As per the last update, our ribs had a flat profile, essentially like an underscore or a dash. The issue with a design such as this is, while there is significant strength across the width of the profile, strength tends to lack in the height as the part gets longer and the connection point becomes further away. Hence, our older ribs with their flat profile tended to sag as we moved further away from the support point.

Our engineer’s solution was to change our rib design from a flat profile to a H-profile. A H-profile is exactly as you might imagine, it has vertical sections connected by a horizontal middle section. By creating this type of shape, the rib will retain much greater power despite it’s long shape and will not sag despite it’s great length, which is also the reason why this type of profile is so commonly used in building construction. The other great thing about this design is that we barely need to alter any other parts to accommodate this change.

Of course, we were naturally concerned with changing from a flat profile to an H-profile in terms of shape, weight, and size. Thankfully, the shape remains the same, so we have no concerns there. Since our fabric is pulled taught over the ribs, the material will bridge the gap in the H-shape, thereby allowing our ribs to still aesthetically appear flat as with our original design.

Then, for weight, while the vertical sections do require more material relative to our older ribs, their added weight is minimal and does not represent a significant increase or concern, especially in lieu of the ample power we have to use for the mechanism. Nevertheless, we will try to remove any excess weight as we move forward with this design.

As for the size, the vertical sections do require the ribs to appear slightly thicker than our older flat profile design. Thankfully, this increase in thickness is very minimal. To be on the safe side, we first decided to test a stronger rib, with a more exaggerated H-profile, to prove the design works. After proving this, we wanted to try and minimize the shape so as to have as little excess in weight and size, while still maintaining ample strength for our structure.

Currently we have tested our first version H-profile ribs, and they were successful! This is great news! However, since we want to minimize the excess in size and weight as much as possible, we are currently testing an improved version of the ribs in an effort to strike the ideal balance. Once we find the perfect fit, we can finally move forward!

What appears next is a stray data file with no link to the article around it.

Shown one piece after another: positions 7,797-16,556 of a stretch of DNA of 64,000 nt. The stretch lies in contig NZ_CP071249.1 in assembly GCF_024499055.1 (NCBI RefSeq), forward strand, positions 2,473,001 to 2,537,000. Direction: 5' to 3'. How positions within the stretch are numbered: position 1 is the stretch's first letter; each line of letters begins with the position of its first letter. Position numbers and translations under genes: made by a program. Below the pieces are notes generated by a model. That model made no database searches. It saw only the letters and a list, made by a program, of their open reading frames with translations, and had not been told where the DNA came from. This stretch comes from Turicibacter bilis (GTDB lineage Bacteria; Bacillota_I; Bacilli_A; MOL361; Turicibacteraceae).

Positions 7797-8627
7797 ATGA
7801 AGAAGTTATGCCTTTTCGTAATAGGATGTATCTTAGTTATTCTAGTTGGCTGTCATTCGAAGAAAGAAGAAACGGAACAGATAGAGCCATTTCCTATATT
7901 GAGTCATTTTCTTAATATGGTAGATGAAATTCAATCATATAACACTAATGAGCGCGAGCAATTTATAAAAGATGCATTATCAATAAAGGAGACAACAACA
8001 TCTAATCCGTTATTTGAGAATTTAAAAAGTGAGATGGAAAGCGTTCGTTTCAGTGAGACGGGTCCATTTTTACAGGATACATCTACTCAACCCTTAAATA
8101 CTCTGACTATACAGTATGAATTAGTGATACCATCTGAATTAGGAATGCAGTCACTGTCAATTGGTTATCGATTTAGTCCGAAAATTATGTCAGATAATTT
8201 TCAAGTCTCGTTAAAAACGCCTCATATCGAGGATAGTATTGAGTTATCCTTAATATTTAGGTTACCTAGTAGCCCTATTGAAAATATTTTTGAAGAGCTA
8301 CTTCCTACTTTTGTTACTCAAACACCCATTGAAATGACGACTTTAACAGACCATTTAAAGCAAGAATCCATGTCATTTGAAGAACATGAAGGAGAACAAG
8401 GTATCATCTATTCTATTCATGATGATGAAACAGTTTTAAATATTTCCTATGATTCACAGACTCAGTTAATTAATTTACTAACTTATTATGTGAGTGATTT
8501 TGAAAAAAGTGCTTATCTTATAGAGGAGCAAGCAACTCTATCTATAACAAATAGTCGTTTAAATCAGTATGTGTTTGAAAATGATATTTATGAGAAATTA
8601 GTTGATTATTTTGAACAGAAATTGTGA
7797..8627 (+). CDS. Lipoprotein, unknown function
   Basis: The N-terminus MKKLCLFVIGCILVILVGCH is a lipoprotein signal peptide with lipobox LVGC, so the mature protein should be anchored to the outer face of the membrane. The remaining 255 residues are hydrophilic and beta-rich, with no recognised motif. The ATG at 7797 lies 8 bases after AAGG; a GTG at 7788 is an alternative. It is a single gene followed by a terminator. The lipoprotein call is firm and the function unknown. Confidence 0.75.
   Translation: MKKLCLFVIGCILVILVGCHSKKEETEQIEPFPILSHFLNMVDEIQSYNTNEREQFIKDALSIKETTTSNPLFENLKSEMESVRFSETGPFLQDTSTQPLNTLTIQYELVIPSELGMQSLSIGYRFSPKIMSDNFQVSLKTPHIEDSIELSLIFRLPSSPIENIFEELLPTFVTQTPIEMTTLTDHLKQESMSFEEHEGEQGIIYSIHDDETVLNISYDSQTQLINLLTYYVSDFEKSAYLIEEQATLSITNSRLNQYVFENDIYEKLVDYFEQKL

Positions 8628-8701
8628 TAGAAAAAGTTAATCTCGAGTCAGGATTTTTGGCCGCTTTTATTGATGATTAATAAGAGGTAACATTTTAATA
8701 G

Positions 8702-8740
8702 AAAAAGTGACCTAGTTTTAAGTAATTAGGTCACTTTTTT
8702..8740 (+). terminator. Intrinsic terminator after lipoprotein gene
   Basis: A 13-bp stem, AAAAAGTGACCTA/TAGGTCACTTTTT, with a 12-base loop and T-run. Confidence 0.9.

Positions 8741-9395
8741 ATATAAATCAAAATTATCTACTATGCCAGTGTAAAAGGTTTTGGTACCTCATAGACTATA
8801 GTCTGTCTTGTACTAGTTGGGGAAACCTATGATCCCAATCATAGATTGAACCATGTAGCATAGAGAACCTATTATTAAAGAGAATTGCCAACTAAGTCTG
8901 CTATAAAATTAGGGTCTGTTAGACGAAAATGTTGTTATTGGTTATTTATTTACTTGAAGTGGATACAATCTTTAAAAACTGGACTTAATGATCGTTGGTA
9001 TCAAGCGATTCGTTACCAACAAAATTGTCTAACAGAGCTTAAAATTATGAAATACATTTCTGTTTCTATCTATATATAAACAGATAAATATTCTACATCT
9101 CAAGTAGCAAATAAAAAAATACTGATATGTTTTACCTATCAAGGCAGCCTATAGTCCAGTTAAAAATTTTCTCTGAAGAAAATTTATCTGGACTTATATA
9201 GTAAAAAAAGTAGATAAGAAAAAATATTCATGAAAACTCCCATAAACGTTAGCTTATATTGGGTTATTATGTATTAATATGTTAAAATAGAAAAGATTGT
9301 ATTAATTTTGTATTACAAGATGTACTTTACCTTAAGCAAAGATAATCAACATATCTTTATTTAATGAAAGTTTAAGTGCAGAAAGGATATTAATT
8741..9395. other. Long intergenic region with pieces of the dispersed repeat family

In an effort to keep the update shorter, I will wrap things up here, but suffice it to say that we have made a bunch of other improvements aside from those just mentioned! One in particular that I am very excited about sharing has to do with the fabric assembly process, but I will get into that in a future date!



Ahead we go! We have made a ton of progress since the last update and are ever closer to the final product. So what is left before the Sa is out the door?

First, as for all of the revamped aluminum parts and related, we really only have a few small adjustments to make, then we just need to test the new changes to verify their soundness and we are done! We don’t foresee any issues in adapting the remaining parts, so we expect all should go smoothly.

Next, the internals. Our new “slow close’ pneumatic cylinder design is already complete, as are all of the other internal components. To conduct real world testing, however, we need all of the remaining handle components and other aspects of the design to be finalized and prototyped. From there it is just a matter of making some very small adjustments to the internals to balance everything out. So, for example, adjusting the airflow escape rate or spring strength to get the feeling just right.

Then lastly, we have our new ribs. As it stands we are good to go with the new H-profile build ribs, but we will await moving forward until we test the newer reduced form, to see if that will be sufficiently strong enough to use in the final design. The new rib prototypes were just completed yesterday and are on their way to our main facility for testing as we speak, so we are eagerly awaiting the results!